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The directors of China’s Chinalco must be wishing for better timing. They have Glencore knocking on their door wanting to talk about Rio Tinto, just at a time when all their attention is turned to the question of corruption.
Glencore has let it be known that they approached Rio Tinto with a suggestion about a takeover about 3 months ago, but got rejected. They have now let it be known that they have approached Chinalco, who hold 9% of Rio Tinto, for further discussions.
But how accommodating were the Chinalco Board? They have just lost their President, Sun Zhouxue to a corruption campaign. One thing about corruption investigations in China – it never stops at one. Consider the recent clearing of the ranks at CNPC PetroChina, where more than a handful of senior execs resigned or were arrested after its President was taken down for corruption. So the folks sitting around the table in Beijing will likely be doubly cautious when it comes to talking with foreigners about investment opportunities.
I understand that the company has set up a small working party to evaluate its options.
Chinalco being a State Owned Enterprise (SOE), it is certain that any decision will be passed upstairs to its political masters before any action is taken. The Chinese government’s priority will be on resource security and outbound investment, but also on risk management. RT is not only a partner to Chinalco in deals such as Simandou in Guinea, it is also one of the big suppliers of iron ore to China. Beijing will be keen to protect and enhance its access to iron ore at lowest costs. It will also want to understand how having Glencore in the mix would change the picture and whether there would be increased risks to prices or supply.
But there’s one thing we can count on – Glencore won’t have raised the subject with RT or with Chinalco if they didn’t think they could win – eventually. There’s a playbook in the Glencore boardroom that will contain many more plays than what we have seen yet.
The protests in Hong Kong have now entered their 6th day, with numbers down on what we saw in the first few days of the week. And it appears that Beijing’s response is going to be that quintessential Chinese tradition – non-agressive slow burn out.
Anyone who has played the Chinese game of “Go” knows that the way to win is not always about brute aggression. Sometimes it’s best to take a more circuitous route. And anyone who has negotiated with the Chinese knows that patience is a skill that must be consumed in great measure.
And so it seems with Beijing’s response to the protests in Hong Kong. Beijing was never going to back down, and forcing CY Leung would have appeared to be a back-down. Sending in the troops against a group of people who are armed with nothing more than umbrellas would risk drawing all sorts of repercussions. (Not that Beijing cares terribly much what foreign powers might think – after all, Beijing blames foreigners for the troubles in the first place.)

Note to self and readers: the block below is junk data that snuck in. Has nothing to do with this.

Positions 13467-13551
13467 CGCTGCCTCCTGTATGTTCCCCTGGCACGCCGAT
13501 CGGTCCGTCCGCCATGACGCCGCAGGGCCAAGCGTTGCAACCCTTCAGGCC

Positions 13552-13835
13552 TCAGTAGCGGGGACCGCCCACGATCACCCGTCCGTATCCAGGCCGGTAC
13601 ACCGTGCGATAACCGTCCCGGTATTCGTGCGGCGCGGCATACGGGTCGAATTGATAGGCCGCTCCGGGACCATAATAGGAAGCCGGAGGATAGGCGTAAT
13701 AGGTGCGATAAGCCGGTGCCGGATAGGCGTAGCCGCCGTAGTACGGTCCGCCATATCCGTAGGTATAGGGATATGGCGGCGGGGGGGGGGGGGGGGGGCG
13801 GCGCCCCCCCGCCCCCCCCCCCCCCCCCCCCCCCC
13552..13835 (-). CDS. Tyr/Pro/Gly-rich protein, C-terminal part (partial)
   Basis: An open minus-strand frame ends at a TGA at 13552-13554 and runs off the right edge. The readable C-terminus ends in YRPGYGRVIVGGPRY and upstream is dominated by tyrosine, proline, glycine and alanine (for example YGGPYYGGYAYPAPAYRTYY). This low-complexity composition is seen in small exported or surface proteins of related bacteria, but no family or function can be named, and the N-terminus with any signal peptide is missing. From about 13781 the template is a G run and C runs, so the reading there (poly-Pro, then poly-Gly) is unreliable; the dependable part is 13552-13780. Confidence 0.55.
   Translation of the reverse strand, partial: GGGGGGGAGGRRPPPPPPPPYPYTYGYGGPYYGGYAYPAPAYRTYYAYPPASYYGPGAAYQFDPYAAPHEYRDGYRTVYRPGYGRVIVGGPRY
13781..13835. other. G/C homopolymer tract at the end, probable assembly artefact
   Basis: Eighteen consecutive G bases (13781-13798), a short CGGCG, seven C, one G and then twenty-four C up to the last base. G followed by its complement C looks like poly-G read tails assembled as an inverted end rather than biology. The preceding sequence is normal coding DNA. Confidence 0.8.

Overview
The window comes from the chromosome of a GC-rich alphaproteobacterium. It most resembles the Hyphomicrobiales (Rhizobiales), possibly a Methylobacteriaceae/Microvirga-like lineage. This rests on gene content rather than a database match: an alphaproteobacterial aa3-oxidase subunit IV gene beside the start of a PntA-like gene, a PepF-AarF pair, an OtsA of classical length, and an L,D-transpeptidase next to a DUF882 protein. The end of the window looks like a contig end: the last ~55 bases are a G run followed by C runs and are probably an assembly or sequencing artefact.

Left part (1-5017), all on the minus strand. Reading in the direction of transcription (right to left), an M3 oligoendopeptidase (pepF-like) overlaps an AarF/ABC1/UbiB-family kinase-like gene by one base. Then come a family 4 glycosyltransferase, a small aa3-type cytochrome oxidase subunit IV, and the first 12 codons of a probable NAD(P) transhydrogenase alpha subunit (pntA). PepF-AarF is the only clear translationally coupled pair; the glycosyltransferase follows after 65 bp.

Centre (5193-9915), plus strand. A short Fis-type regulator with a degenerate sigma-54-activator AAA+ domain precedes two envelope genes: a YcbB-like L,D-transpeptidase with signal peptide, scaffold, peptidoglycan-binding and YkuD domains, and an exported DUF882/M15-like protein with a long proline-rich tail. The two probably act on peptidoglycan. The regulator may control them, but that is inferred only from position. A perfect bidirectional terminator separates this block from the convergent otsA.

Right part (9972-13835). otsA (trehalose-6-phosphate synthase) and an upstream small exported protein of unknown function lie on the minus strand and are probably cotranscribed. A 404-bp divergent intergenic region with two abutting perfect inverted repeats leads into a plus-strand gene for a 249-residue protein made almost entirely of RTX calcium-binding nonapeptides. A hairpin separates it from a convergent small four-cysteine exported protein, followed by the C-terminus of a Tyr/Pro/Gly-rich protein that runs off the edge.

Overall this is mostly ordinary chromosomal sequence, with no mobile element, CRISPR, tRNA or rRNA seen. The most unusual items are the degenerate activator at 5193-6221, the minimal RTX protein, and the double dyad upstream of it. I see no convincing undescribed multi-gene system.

So the best response is not to respond at all. Allow the passion to fizzle out. Let the students go hungry, miss classes, use toilet facilities that must be in terrible condition by now, and sleep on the road. Soon enough the ardour will cool. To help that along, offer them some talks with the local authorities. Talks are good, because they separate the leaders from the throng, and those talks can last for days.
And at the end of the day, it teaches those students a valuable lesson (in Beijing’s eyes): you can protest all you want, but nothing will change.
As for the protestors, they have few if any new options. They can turn violent, but that will risk alienating the world and many of their number, and would bring about uncontrollable reactions that have no bearing on their real agenda. They can continue the present pattern, but interest will eventually wane, and numbers will shrink to a more easily controlled number. Or they can seek a crumb of agreement from talks with authorities – like a modern-day loaves and fishes act, they can may be able to get enough concessions to feed the thousands.
The good thing is that the danger of an armed response appears to have passed. The bad thing is that a week of protesting has achieved not one single meaningful change to the relentless path that Beijing is following.
We recently had a bug get into the CPC-X function on our website. This has now been fixed, and you should be able to enter the site.
Contact us if you have any problems accessing the site.
CPC-X is AZ China’s independent index on Calcined Coke prices. By strictly ensuring that both buyer and seller confirm the price, we are able to provide a tool that allows the market to set a price in good faith.
The index breaks calcined coke into 5 different categories. Within each category, users can still negotiate a premium/discount for the differences between the coke category and their cargo. We also define by region, to allow for any regional differences. For more information on how to use the AZ China CPC-X, contact us at firstname.lastname@example.org.